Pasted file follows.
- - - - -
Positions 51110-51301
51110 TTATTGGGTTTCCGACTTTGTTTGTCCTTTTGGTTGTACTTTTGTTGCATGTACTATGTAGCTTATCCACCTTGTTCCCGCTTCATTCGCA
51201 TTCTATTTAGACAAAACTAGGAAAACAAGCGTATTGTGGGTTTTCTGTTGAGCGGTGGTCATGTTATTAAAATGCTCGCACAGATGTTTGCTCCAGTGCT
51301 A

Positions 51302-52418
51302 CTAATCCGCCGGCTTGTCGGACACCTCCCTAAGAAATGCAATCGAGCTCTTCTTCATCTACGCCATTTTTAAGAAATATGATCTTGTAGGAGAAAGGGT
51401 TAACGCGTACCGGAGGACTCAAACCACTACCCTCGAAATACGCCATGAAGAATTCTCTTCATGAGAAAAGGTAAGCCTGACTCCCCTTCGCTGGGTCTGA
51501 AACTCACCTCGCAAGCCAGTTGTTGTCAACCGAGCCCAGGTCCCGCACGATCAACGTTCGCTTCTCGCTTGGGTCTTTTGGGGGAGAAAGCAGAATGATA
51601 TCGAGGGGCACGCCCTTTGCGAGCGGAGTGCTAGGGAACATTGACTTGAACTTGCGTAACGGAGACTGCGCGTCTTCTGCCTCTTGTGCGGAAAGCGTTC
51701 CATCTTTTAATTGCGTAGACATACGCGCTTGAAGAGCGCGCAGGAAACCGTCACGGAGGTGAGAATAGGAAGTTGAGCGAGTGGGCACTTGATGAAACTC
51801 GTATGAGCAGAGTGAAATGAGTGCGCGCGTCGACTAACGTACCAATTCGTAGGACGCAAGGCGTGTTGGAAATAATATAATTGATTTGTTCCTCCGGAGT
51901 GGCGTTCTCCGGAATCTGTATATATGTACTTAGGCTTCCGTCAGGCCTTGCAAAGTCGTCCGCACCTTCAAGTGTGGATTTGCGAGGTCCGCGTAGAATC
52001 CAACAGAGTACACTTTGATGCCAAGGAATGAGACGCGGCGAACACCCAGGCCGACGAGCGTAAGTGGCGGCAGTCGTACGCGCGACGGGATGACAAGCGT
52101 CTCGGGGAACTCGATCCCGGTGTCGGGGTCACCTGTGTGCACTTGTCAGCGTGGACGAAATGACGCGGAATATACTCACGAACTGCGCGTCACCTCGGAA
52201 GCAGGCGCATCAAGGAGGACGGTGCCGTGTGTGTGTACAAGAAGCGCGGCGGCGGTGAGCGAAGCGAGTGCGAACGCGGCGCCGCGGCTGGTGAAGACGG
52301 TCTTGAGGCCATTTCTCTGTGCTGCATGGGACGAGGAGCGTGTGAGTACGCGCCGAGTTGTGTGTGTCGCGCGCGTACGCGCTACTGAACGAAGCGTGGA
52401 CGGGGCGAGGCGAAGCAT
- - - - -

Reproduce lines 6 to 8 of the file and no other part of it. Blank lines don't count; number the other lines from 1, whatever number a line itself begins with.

51302 CTAATCCGCCGGCTTGTCGGACACCTCCCTAAGAAATGCAATCGAGCTCTTCTTCATCTACGCCATTTTTAAGAAATATGATCTTGTAGGAGAAAGGGT
51401 TAACGCGTACCGGAGGACTCAAACCACTACCCTCGAAATACGCCATGAAGAATTCTCTTCATGAGAAAAGGTAAGCCTGACTCCCCTTCGCTGGGTCTGA
51501 AACTCACCTCGCAAGCCAGTTGTTGTCAACCGAGCCCAGGTCCCGCACGATCAACGTTCGCTTCTCGCTTGGGTCTTTTGGGGGAGAAAGCAGAATGATA